Marshall is currently the executive director for Audubon Dakota, a position he has held for seven years. He studied business management at the University of Minnesota. Marshall was reelected chairman of the ND Natural Resources Trust board of directors at its spring meeting. He has served on the board for three years. Marshall says conservation and landowner needs can be mutually beneficial and there are things that can be done to benefit both interests. He enjoys serving with the combination of individuals that come from so many differebt backgrounds, yet all have the common interest and passion of being good stewards of the state's natural resources. Marshall is an avid hunter and says of the lower 48 states in the nation, North Dakota is the best for hunting and fishing.

 

 

 

 â€‹Dave Dittloff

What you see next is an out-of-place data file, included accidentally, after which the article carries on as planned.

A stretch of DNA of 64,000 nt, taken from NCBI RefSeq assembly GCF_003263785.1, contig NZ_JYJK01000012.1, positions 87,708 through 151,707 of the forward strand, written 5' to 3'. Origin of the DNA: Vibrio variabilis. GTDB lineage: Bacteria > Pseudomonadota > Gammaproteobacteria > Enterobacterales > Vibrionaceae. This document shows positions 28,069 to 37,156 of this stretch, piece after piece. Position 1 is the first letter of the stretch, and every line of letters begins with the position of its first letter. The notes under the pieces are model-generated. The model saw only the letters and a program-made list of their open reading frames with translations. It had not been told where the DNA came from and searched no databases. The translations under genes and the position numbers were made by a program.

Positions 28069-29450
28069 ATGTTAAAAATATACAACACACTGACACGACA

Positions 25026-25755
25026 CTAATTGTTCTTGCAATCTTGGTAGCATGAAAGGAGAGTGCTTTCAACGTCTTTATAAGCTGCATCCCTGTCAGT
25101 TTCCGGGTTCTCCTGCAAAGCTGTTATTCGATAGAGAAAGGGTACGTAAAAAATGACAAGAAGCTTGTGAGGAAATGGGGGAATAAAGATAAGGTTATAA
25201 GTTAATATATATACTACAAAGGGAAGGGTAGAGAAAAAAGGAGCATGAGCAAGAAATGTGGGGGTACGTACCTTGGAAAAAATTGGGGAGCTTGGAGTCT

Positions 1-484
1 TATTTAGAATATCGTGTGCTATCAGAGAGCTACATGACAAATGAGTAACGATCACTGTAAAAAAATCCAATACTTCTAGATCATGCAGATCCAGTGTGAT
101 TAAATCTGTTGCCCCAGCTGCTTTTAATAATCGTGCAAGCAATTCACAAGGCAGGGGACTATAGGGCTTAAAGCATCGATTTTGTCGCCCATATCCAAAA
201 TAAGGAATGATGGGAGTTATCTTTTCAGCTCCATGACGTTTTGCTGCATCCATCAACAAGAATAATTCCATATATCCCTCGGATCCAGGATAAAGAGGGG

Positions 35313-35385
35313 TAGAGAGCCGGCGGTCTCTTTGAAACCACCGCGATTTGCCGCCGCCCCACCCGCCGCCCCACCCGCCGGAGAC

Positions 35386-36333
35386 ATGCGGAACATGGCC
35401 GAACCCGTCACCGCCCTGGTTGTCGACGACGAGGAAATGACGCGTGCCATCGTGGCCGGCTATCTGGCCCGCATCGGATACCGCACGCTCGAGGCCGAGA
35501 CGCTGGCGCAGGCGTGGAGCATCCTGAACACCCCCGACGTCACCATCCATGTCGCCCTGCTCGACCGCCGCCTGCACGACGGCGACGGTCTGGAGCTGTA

As a Regional Representative for the National Wildlife Federation, Dave works on a variety of conservation and hunting and fishing issues in the three state region of North Dakota, South Dakota, and Montana.   He has spent nearly twenty years partnering with diverse interests to find common sense conservation solutions that benefit wildlife and people.  In addition to the National Wildlife Federation, Dittloff also has worked for the Rocky Mountain Elk Foundation, Five Valleys Land Trust, the Montana Wildlife Federation, and the Wyoming Wildlife Federation.  Dave obtained a Master's Degree in Public Administration from the University of Montana and a BA in Political Science and Economics from the University of Wisconsin. In his free time he enjoys hiking, fishing, camping, canoeing, and spending time with his three daughters.